Mille-feuille pastries, elaborate hair arrangements, eddies and waves across a lake, the tight spheres of tree rings—the curved and twisting sculptures Barbara Cooper has created out of hundreds of layers of wood veneer and books recall these forms and others, too. More than anything, they speak to me of geology, of the strata atop which we perch, the rocks and minerals, the compressed plant matter, the mud and sand. Except that, as humans alive in the Midwestern United States (the sculptures were displayed in a shuttered solo show at the Krasl Art Center in Michigan), our strata, so to speak, are well enough represented by Cooper’s choice of materials. Trees and information, that’s what we’ve got: the knowledge of trees, the material of cut-down trunks, the words printed on pulped wood. If that sounds like an old-fashioned take on the stuff of life, it bears noting that Cooper’s materials are all recycled and discarded, the rejects of current cycles of production and consumption. They’re also illegible in the traditional sense; you can’t read the words and you can’t see the grain. Unless, that is, you’re like a geologist, adept at finding meaning in dense layers of supporting materials.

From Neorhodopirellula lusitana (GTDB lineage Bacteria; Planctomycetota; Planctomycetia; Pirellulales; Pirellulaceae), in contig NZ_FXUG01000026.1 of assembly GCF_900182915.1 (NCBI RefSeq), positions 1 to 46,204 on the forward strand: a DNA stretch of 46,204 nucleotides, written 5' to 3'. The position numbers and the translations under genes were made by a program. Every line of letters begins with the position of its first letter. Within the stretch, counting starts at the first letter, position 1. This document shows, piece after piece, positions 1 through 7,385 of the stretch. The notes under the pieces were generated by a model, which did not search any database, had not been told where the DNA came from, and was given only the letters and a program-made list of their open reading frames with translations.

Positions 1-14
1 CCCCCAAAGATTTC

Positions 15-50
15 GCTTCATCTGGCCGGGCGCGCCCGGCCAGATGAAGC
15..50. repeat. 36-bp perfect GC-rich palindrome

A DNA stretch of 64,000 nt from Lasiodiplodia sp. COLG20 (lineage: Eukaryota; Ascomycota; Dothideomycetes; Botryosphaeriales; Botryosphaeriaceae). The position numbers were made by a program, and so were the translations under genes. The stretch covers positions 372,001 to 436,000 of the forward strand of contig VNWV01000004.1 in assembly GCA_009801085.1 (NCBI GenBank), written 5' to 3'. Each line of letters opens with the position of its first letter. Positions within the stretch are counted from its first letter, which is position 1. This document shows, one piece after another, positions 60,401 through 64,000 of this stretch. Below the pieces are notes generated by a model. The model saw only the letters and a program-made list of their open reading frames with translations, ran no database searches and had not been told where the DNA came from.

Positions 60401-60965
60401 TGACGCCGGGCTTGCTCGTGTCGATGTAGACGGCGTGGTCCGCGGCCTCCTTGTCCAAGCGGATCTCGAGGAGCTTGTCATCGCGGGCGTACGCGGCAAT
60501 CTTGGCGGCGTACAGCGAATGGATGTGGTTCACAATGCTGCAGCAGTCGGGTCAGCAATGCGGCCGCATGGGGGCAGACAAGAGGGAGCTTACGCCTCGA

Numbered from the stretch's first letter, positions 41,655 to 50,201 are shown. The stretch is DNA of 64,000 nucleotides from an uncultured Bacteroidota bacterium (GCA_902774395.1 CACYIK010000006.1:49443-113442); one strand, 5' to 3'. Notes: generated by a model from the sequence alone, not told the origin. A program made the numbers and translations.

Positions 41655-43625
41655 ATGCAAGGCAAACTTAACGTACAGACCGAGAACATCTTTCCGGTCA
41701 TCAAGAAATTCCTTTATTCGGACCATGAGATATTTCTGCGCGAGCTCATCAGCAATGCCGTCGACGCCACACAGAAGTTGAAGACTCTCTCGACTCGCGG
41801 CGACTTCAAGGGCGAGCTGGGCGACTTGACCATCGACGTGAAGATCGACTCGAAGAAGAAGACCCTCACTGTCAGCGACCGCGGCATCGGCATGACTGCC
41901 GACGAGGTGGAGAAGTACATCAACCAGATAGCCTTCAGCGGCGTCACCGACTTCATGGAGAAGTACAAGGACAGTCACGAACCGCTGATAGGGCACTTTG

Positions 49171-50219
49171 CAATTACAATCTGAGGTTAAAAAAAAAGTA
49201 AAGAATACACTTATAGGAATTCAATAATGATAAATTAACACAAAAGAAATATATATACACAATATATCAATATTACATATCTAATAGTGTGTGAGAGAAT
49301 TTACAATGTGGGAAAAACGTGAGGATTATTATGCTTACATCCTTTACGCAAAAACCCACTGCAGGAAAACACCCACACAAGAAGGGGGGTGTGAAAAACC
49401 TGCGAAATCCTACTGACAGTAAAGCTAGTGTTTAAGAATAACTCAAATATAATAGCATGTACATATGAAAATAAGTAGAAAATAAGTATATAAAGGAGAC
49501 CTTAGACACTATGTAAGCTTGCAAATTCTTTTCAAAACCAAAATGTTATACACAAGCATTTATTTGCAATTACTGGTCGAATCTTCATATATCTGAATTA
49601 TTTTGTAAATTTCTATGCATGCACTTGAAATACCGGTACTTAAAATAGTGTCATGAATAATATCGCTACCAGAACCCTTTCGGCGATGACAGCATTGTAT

Sami Ismat creates performances that challenge Americans to acknowledge how their country quashes the freedom and safety of those who come here for refuge. Ismat ought to know: a Syrian asylum seeker, his citizenship status is in limbo and he lost his father to COVID-19 in the spring. His soul-crushing performance from 2019, “Every Time I Step Toward Freedom,” eloquently embodies the former while eerily foreshadowing the latter. Dressed in a jumpsuit that recalls both prison and construction garb, Ismat builds a homely wall of concrete blocks and mud around a tenderly unfolded U.S. flag, upon which he enacts the Muslim daily prayer ritual. As he repeats the Salat, he begins to place bricks atop the flag, turning them into a wall that eventually displaces, bars and removes him from the site. He leaves, utterly spent, totally silenced. I have never understood the prohibition against using the American flag for anything other than the most patriotic of flag waving; any use of it that is sincere, loving and thoughtful ought to be celebrated. Ismat’s performance does just that, and it would have done it again, at a time when it is utterly needed, in “Here to Stay: Braving Barriers Through Performance,” an exhibition devoted to social justice artworks, scheduled to open this fall at Union Gallery. When the University of Wisconsin, Milwaukee, cancelled the show, pretending that the reasons were pandemic-related, the school exposed itself as part of the very problem that Ismat’s performance addresses. Good that after much protest, the gallery recanted. Better will be for them to address the systemic racism that makes space for censorship of anyone and anything that does not fit white supremacist notions of American. (Lori Waxman)